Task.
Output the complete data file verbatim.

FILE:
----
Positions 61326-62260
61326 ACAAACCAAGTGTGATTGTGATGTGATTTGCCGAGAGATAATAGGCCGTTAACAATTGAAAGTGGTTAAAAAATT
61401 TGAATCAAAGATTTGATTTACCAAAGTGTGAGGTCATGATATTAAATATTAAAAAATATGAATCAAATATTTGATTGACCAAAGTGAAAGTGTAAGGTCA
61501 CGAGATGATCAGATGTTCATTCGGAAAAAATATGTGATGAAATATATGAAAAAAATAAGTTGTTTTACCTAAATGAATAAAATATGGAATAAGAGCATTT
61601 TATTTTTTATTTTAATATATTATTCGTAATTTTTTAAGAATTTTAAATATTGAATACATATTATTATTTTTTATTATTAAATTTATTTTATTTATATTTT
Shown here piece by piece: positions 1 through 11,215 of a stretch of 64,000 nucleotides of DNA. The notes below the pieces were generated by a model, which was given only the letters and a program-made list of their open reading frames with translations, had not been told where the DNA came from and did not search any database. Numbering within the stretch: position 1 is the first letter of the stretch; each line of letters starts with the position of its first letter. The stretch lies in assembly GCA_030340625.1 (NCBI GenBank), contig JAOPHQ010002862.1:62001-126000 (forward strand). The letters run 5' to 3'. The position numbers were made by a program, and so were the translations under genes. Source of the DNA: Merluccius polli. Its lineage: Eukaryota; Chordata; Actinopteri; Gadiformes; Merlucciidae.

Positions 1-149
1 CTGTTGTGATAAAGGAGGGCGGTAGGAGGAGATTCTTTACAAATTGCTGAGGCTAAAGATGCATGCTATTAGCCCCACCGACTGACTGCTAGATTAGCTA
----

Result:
Positions 61326-62260
61326 ACAAACCAAGTGTGATTGTGATGTGATTTGCCGAGAGATAATAGGCCGTTAACAATTGAAAGTGGTTAAAAAATT
61401 TGAATCAAAGATTTGATTTACCAAAGTGTGAGGTCATGATATTAAATATTAAAAAATATGAATCAAATATTTGATTGACCAAAGTGAAAGTGTAAGGTCA
61501 CGAGATGATCAGATGTTCATTCGGAAAAAATATGTGATGAAATATATGAAAAAAATAAGTTGTTTTACCTAAATGAATAAAATATGGAATAAGAGCATTT
61601 TATTTTTTATTTTAATATATTATTCGTAATTTTTTAAGAATTTTAAATATTGAATACATATTATTATTTTTTATTATTAAATTTATTTTATTTATATTTT
Shown here piece by piece: positions 1 through 11,215 of a stretch of 64,000 nucleotides of DNA. The notes below the pieces were generated by a model, which was given only the letters and a program-made list of their open reading frames with translations, had not been told where the DNA came from and did not search any database. Numbering within the stretch: position 1 is the first letter of the stretch; each line of letters starts with the position of its first letter. The stretch lies in assembly GCA_030340625.1 (NCBI GenBank), contig JAOPHQ010002862.1:62001-126000 (forward strand). The letters run 5' to 3'. The position numbers were made by a program, and so were the translations under genes. Source of the DNA: Merluccius polli. Its lineage: Eukaryota; Chordata; Actinopteri; Gadiformes; Merlucciidae.

Positions 1-149
1 CTGTTGTGATAAAGGAGGGCGGTAGGAGGAGATTCTTTACAAATTGCTGAGGCTAAAGATGCATGCTATTAGCCCCACCGACTGACTGCTAGATTAGCTA